This is a litmus test for principled politicians of all hues. Politics exists because democracy and free choice exist.
A political party came second and another political party came first in an election in an Indian state. Nothing new or newsworthy here. Of course, elections keep happening in our vibrant democracy.
But wait, that’s not the news. The news is that the political party that came second is having to set up helplines and publicise its phone numbers among its workers. During a pandemic, one might think that these are helplines for COVID-affected but they are not. These are helplines for workers impacted by the violence unleashed on its party workers after the election results were announced.
This shameful development has happened after TMC won the elections in West Bengal.
There are four other states or union territories where election results have been announced but such vendetta and vindictive violence have not been reported from there.
Kerala is also known for political violence but things seem to be peaceful there. Assam is seeing nothing untoward despite a high-octane election campaign. Tamil Nadu and Puducherry are peaceful. But it is only in TMC-ruled Bengal that homes are being burnt, BJP workers are being lynched and mobs are taking over the streets. The unleashing of violence to target political opponents that acquired a new level of viciousness during the 2018 panchayat polls continues.
There were “intellectuals” waxing eloquent about the “victory of federalism” and “victory of the idea of India” when the eventual results of the Bengal elections were announced. It has now been made clear to us what it means for the country.
It cannot be articulated more clearly that “federalism” and “idea of India” mean that mobs will prowl around the houses of people who associate themselves with the BJP, a legitimate political party that has won the votes of crores of people. Lofty jargon is just intellectual cover for violence on the streets by which the liberal elite of the country seeks to tighten its loosening grip over the electorate.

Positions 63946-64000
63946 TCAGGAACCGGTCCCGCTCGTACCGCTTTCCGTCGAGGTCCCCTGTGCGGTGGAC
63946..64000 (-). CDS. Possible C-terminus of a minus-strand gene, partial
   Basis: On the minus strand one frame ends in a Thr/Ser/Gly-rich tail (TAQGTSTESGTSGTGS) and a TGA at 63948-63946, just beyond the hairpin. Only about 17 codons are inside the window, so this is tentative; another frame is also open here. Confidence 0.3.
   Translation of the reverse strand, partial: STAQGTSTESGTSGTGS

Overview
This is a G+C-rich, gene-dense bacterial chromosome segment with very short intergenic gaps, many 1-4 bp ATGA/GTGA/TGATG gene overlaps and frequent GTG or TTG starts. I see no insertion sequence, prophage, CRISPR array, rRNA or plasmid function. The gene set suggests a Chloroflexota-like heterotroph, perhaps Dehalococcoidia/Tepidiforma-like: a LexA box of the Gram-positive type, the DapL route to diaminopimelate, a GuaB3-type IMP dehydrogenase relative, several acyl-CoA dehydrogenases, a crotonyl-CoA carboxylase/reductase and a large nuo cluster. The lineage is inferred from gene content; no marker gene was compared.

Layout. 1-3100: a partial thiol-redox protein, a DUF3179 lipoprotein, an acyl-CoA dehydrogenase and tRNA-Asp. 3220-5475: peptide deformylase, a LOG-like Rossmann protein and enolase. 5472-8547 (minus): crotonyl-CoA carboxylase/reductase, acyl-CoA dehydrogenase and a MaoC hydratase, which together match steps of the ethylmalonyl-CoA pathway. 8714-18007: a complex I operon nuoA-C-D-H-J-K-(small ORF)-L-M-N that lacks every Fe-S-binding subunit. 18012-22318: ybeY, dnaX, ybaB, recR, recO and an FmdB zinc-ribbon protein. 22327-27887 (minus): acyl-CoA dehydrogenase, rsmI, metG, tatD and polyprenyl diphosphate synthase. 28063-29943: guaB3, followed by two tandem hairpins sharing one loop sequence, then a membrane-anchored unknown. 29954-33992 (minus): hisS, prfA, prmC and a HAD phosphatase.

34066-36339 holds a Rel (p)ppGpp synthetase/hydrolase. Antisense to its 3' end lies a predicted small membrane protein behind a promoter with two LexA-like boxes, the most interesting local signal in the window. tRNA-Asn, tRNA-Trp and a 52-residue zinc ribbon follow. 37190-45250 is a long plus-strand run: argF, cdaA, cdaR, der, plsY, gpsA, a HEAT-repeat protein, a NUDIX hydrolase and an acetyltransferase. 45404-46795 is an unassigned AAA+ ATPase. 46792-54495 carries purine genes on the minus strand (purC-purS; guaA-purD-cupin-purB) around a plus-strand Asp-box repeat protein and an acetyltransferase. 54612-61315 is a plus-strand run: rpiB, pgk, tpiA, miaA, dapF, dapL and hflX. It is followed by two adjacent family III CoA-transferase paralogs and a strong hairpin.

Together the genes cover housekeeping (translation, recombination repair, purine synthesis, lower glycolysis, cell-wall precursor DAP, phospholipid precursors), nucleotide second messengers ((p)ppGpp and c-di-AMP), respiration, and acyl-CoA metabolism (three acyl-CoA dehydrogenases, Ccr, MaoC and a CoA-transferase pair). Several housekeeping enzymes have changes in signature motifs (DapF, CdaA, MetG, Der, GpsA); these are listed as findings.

If bullying the electorate is the “idea of India”, then it is an existential danger for our democracy.
If this is what the TMC resorts to after winning, imagine the kind of chaos Mamata Banerjee would have unleashed if she had lost. She would have surely put Donald Trump and his supporters who swamped Capitol Hill to shame.
In contrast, the BJP which jumped from nearly nothing to 77 seats in Bengal, humbly accepted the verdict of the people. They did not question the EVMs, did not point fingers and neither did they allege any malpractice.
While the party that came second is showing grace, the party that is forming the government is baring its fangs on the streets. Mamata Banerjee was issuing veiled threats of “looking after” her opponents after the elections and her lumpen cadre are following up on them now.
This is a litmus test for principled politicians of all hues. Politics exists because democracy and free choice exist. When democracy is threatened, if someone thinks they will choose tactical silence because they are not at the receiving end, then they misunderstand the dangers of anti-democratic lumpenism. Once the precedent is set, it will not take too much time for mobs to reach other doors.
From the media to the Governor of the state, everyone is appalled at what is happening in Bengal but other political parties are silent.
In any case, nobody expects other parties of the national Opposition to stand up and save democracy in Bengal. They could have said they have no stake in it if they had not issued glowing tributes to Mamata Banerjee. The Congress party went one step ahead and even disowned the efforts of their own Bengal unit. So what if their own house is on fire, it matters to them that BJP workers are being “taught a lesson”. But now, the blood that is being spilt on the streets of Bengal is on their hands too, given that they identify themselves with Mamata Banerjee’s vindictive politics.
At such times, one only has to derive strength from the courage of the common BJP worker who went out to the streets to work for her convictions, despite suspecting that such violence would be unleashed at her for simply performing her role in democracy.
It is to protect the same workers that something needs to be done. TMC cadre and the leaders who egg them on must be given a stern message by any means possible. Because there are lives at stake.
West Bengal cannot be allowed to be run like a tinpot dictatorship where any political activism that the “Supreme Leader” does not approve of will be met with violence on the streets.
(The writer is a former journalist)
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